11182019What's Hot:

Harris challenges Axelrod over criticism she’s too ‘cautious’ on trail

Democratic presidential candidate Sen. Kamala Harris gestures in front of Rep. Barbara Lee before speaking during the 2019 California Democratic Party State Organizing Convention in San Francisco, Saturday, June 1, 2019. | AP Photo/Jeff Chiu

SAN FRANCISCO — Sen. Kamala Harris on Saturday pushed back at the emerging narrative that she’s been too timid while campaigning for president, using a POLITICO interview to challenge her naysayers to come watch her field questions on the road.

Harris’ uneven national TV appearances, in particular a pair of CNN town halls, have drawn repeated critiques from former top Obama strategist David Axelrod, now an influential political commentator and podcast host from his perch as director of the University of Chicago Institute of Politics.

Story Continued Below

Last month, after Harris vacillated on several CNN questions — including whether violent felons should be allowed to vote — Axelrod predicted the California senator’s lack of directness could backfire.

“She is an incredibly compelling personality; a very bright and accomplished person,” he said in post-town hall analysis that aired on CNN. “But she’s very cautious — and that caution was pretty apparent in a lot of her answers.”

In a Los Angeles Times report Friday, Axelrod credited Harris for her tough questions during Senate hearings, but again pounded away at the impression that she plays it too safe.

“She’s a brilliant person, there’s no doubt about that,” Axelrod told the newspaper. “But what we’ve learned so far is that she’s great at asking questions but timid at answering them. She’s going to have to correct that to navigate this process.”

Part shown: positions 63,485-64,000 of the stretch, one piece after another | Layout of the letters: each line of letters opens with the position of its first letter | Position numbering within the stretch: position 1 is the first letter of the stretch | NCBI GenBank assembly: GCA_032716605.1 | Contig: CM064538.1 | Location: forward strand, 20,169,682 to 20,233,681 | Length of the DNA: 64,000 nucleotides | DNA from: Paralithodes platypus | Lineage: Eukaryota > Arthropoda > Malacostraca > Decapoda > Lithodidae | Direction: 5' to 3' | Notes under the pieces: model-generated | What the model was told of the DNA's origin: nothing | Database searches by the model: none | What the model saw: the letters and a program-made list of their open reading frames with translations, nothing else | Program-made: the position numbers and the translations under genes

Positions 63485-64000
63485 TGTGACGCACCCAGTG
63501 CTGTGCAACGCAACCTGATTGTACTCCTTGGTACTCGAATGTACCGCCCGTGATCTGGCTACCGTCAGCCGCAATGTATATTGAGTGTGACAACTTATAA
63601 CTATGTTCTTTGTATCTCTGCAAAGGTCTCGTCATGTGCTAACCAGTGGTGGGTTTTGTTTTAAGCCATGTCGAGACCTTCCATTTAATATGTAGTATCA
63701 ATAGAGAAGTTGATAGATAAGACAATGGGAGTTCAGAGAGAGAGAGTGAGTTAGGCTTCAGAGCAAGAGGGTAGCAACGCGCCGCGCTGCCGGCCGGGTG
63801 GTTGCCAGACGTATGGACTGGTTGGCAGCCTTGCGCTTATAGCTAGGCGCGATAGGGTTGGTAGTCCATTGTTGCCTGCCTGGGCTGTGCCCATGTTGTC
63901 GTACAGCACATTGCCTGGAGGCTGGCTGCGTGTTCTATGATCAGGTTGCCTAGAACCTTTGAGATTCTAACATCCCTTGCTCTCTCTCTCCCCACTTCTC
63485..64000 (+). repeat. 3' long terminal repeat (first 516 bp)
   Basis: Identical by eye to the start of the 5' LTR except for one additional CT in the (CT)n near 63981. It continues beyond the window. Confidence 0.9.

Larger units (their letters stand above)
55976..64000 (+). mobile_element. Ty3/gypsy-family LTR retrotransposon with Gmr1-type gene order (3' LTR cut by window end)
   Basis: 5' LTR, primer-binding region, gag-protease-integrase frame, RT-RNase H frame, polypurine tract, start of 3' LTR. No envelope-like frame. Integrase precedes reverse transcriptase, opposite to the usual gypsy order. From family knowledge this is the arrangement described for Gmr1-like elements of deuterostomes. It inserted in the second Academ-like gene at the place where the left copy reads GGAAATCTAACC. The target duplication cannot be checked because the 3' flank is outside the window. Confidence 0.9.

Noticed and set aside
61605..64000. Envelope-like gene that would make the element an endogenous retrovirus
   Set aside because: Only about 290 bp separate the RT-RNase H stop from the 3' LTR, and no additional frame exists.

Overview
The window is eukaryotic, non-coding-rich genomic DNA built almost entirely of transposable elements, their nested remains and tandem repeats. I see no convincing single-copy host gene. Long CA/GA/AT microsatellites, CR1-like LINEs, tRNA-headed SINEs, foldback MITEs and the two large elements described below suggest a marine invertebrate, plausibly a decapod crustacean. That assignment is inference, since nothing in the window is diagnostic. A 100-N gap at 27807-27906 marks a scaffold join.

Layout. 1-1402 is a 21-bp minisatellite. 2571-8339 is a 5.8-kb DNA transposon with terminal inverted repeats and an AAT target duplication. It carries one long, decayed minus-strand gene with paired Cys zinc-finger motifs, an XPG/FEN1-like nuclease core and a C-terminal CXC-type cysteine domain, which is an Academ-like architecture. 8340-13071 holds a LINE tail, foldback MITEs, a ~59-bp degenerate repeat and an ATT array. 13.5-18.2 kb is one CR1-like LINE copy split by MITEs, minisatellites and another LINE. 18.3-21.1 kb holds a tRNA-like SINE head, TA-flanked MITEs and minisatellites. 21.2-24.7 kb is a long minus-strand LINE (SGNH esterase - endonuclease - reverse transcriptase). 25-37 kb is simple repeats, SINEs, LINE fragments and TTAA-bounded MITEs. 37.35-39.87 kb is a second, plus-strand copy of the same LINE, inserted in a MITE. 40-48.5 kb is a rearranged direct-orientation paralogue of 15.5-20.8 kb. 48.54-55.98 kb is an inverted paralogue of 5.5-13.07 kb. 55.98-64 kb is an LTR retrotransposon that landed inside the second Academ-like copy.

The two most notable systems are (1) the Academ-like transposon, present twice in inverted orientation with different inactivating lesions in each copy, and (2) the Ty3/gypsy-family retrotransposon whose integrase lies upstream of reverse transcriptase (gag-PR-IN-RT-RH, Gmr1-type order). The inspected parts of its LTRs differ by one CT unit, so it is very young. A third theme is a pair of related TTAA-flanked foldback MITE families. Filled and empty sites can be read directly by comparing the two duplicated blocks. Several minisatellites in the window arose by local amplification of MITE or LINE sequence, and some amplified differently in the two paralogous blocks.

true

Asked by POLITICO about Axelrod’s concerns — part of a line of criticism that Harris aides and allies broadly believe is tinged with sexism and not applied in the same way to the men running for president — Harris paused for a few seconds before saying, “I don’t know what to tell you.”

“Axelrod was on the road with Barack a decade ago,” she added. “I’ve invited him to come on the road with me … (and he’d see) “contrary to what he thinks is happening.”

As for whether the critiques of her are grounded in sexism, Harris said some of those making the charges about her “should do a better job of performing themselves.”

Despite the slip-ups, Harris has been fairly crisp at campaign events — and her supporters contend that when her Democratic rivals have been evasive, they’ve received praise for their ability to parry tough issues. They note that unlike some others — particularly Sen. Bernie Sanders, but also former vice president Joe Biden during the early weeks of his bid — she regularly takes questions from reporters and voters.

And Harris, some argue in a rosier assessment of the candidate, takes the time to consider an issue, unlike President Donald Trump and his shoot-from-the-hip style.

Axelrod pointed out that national media narratives around a candidate are largely shaped by mass media.

“Most folks are not on the road, so how a candidate presents on TV matters,” he wrote after POLITICO tweeted Harris’ response. “I was just commenting on what I see. That said, it is early. @KamalaHarris is certainly in the thick of this race.”

Some allies, though, wished she’d responded differently.

“I would have said, ‘What did he say? I didn’t read it,’” said Willie Brown, the former San Francisco mayor. “‘Axel-who?’”

This article tagged under:

Missing out on the latest scoops? Sign up for POLITICO Playbook and get the latest news, every morning — in your inbox.

Source: Politics, Policy, Political News Top Stories

comments powered by HyperComments

More on the topic